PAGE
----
Ayers v. Rembert

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527 S.E.2d 290 (1999)

241 Ga. App. 698

AYERS v. REMBERT.

No. A99A2023.

Court of Appeals of Georgia.

December 30, 1999.

*291 Swift, Currie, McGhee & Hiers, James T. McDonald, Jr., Kenneth A. David, Atlanta, for appellant.

Jack F. Witcher, Bremen, Lee W. Fitzpatrick, Duluth, for appellee.

ELDRIDGE, Judge.

Keith Ayers d/b/a/ Advanced Materials appeals from a judgment ordering it to pay former employee Richard Rembert money owed to him under a workers' compensation award, including a penalty for late payment. Advanced Materials challenges the authority of the superior court to include the penalty in its judgment. We find that the superior court acted within its statutory authority and affirm.

On May 5, 1997, Rembert experienced a sharp pain in his lower back while cleaning the plant floor. He returned to work the next day and experienced additional lower back pain while lifting several partially filled 55-gallon drums. He left the plant and reported to the emergency room. Subsequently, Rembert missed several days of work and was terminated on May 12, 1997. Rembert was eventually diagnosed with a herniated disk.

Rembert filed a claim with the State Board of Workers' Compensation (the "Board") seeking temporary total disability benefits from the date of the May 5, 1997 accident, along with medical expenses and attorney fees. An administrative law judge (the "ALJ") heard the claim and awarded Rembert medical expenses, $300 a week in temporary total disability benefits and attorney fees in the amount of 25 percent of the temporary total disability benefits.

The appellate division of the Board adopted the findings of the ALJ. On appeal by Advanced Materials, the superior court affirmed the Board award. Rembert subsequently petitioned the superior court for a judgment pursuant to OCGA § 34-9-106, representing by affidavit that no monies had *292 been paid to him by Advanced Materials as required by the Board's award. The superior court entered a judgment on April 27, 1999, directing that Rembert recover from Advanced Materials "indemnity benefits" accrued as of February 24, 1999, of $28,200, medical expenses of $2,216.73, attorney fees of $7,050 and a 20 percent penalty of $5,640.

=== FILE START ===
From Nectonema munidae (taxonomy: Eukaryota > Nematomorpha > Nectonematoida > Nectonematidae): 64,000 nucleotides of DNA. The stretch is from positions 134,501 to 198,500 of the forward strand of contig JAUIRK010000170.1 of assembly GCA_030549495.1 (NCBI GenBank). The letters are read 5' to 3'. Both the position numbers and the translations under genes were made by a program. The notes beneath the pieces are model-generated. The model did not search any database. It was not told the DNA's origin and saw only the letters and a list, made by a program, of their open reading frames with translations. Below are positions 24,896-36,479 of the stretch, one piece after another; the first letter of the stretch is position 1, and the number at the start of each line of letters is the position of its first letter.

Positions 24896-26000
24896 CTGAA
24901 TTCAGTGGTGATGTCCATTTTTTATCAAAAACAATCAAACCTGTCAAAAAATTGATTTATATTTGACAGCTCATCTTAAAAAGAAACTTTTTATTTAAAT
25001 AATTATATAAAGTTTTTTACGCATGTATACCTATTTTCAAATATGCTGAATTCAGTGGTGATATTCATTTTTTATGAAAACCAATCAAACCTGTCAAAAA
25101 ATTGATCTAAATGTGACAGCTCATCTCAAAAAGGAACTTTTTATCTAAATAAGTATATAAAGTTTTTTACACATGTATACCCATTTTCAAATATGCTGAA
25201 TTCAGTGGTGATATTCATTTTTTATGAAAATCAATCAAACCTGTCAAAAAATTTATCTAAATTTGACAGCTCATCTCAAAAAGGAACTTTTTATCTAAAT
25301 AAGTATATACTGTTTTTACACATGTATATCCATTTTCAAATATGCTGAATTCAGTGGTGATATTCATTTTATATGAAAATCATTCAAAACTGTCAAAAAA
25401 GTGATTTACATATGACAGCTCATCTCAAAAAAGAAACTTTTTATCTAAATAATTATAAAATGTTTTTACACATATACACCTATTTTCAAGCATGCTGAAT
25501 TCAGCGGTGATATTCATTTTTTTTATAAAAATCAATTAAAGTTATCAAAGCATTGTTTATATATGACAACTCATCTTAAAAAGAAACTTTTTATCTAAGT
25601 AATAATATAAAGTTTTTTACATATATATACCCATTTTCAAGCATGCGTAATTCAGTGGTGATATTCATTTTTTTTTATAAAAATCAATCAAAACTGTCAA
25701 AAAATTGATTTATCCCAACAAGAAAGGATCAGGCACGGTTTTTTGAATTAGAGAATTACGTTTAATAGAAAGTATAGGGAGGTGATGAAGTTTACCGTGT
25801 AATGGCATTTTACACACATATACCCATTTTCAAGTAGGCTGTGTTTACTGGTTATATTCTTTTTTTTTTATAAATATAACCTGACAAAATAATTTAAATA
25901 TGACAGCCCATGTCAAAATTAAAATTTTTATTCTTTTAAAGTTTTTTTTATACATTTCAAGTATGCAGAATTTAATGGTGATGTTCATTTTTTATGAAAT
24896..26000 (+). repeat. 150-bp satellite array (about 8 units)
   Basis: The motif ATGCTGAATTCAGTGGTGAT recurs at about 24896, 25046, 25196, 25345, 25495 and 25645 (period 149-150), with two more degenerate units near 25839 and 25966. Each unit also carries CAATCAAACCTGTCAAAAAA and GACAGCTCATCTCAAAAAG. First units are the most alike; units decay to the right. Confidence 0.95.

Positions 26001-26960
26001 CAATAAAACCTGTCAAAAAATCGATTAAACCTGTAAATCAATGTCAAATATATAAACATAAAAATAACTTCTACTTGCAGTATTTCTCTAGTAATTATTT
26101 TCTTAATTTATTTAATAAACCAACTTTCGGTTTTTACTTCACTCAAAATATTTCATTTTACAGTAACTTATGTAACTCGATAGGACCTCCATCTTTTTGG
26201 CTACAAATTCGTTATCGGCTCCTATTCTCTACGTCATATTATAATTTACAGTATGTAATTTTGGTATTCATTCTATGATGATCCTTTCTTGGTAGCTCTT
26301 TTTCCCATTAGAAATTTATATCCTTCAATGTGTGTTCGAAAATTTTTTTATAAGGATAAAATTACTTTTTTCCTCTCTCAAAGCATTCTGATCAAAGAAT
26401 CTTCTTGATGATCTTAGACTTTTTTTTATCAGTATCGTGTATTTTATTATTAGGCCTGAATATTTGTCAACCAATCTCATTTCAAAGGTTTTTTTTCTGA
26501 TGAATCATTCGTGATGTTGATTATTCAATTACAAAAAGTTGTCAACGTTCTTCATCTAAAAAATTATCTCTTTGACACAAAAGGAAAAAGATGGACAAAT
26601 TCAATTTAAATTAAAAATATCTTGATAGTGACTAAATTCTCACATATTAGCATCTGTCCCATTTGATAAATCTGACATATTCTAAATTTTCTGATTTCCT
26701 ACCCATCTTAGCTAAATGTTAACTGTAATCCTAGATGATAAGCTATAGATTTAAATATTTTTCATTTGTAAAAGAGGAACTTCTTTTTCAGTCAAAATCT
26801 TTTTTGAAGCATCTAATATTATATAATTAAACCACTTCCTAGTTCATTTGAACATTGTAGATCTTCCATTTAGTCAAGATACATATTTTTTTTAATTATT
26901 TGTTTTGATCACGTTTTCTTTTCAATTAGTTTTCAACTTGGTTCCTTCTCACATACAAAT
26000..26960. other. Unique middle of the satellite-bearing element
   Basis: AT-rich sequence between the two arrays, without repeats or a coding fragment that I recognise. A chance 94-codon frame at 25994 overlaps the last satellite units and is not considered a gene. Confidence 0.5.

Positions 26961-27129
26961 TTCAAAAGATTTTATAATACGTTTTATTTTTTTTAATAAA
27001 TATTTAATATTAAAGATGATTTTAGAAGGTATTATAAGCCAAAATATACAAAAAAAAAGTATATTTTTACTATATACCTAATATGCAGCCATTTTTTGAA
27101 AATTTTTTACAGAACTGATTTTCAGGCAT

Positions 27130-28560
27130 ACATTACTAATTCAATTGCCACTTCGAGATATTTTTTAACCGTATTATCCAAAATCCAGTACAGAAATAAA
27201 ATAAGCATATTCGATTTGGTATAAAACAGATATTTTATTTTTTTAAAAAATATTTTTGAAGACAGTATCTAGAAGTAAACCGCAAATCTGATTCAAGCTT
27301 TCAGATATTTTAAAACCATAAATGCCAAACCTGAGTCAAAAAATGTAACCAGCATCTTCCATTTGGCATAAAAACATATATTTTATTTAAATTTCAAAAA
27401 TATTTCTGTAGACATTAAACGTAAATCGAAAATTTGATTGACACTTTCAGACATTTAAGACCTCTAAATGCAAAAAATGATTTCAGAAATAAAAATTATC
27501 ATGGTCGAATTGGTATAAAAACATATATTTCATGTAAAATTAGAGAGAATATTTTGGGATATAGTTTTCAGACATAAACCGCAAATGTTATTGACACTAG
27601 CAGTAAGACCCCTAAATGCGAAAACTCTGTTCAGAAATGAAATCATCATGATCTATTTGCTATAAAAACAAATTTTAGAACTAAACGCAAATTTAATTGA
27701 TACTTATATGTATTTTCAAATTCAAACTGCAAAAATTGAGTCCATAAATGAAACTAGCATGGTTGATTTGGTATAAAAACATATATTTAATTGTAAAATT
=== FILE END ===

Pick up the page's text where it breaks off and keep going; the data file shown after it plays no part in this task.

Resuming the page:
Advanced Materials' sole contention is that the superior court exceeded its statutory authority when it included the $5,640 penalty in its judgment because the Board had not found it liable for penalties.

OCGA § 34-9-106 provides a basis for converting a final order or decision of the Board to a judgment, which may then be enforced. Such a judgment may be issued ex parte, but does not amount to a taking or deprivation of property without due process. West Point Pepperell v. Springfield, 238 Ga. 655, 656, 235 S.E.2d 24 (1977). When issuing a judgment under OCGA § 34-9-106, a superior court may not change the award of the Board. Wade v. Harris, 210 Ga.App. 882, 884(1), 437 S.E.2d 863 (1993). The function of the superior court is administrative and "equivalent [to the] determination of an amount due under a former final periodic-payment judgment." Springfield, 238 Ga. at 656, 235 S.E.2d 24.

When an employer fails to make payment under an existing Board award, OCGA § 34-9-221(f) provides, in part, that "[i]f income benefits payable under the terms of an award are not paid within 20 days after becoming due, there shall be added to the accrued income benefits an amount equal to 20 percent thereof." The additional amount owed arises by operation of the statute. In Cartersville Ready Mix Co. v. Hamby, 224 Ga.App. 116, 479 S.E.2d 767 (1996), which concerned a late payment of workers' compensation income benefits, this Court found that: